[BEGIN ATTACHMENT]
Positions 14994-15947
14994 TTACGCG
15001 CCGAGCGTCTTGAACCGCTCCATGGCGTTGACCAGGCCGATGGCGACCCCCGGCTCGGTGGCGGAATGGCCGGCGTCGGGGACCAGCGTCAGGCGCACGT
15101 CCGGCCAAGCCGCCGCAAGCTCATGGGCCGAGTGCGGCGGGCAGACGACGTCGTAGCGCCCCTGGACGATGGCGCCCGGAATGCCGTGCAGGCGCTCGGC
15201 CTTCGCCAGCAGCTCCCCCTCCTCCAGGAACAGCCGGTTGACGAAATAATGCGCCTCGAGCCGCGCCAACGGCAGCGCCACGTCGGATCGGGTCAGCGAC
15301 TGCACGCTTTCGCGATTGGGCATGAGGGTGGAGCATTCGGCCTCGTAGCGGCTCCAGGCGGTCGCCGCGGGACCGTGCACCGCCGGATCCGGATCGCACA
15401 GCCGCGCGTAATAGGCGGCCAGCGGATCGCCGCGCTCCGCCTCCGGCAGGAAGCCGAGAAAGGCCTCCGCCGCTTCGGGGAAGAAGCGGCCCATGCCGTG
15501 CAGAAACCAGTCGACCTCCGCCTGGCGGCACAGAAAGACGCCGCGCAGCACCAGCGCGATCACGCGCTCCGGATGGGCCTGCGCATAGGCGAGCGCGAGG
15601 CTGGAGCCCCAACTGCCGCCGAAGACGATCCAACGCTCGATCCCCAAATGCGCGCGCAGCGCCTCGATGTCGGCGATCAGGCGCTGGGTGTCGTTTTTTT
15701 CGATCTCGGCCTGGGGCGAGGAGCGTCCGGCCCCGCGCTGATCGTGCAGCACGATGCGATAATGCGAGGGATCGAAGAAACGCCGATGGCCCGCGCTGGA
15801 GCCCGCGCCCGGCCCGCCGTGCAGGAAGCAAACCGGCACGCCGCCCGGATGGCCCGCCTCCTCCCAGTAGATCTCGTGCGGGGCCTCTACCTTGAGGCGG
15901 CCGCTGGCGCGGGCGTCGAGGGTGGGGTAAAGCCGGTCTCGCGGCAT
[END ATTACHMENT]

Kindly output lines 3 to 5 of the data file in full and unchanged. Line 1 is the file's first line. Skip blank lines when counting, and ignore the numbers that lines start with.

15001 CCGAGCGTCTTGAACCGCTCCATGGCGTTGACCAGGCCGATGGCGACCCCCGGCTCGGTGGCGGAATGGCCGGCGTCGGGGACCAGCGTCAGGCGCACGT
15101 CCGGCCAAGCCGCCGCAAGCTCATGGGCCGAGTGCGGCGGGCAGACGACGTCGTAGCGCCCCTGGACGATGGCGCCCGGAATGCCGTGCAGGCGCTCGGC
15201 CTTCGCCAGCAGCTCCCCCTCCTCCAGGAACAGCCGGTTGACGAAATAATGCGCCTCGAGCCGCGCCAACGGCAGCGCCACGTCGGATCGGGTCAGCGAC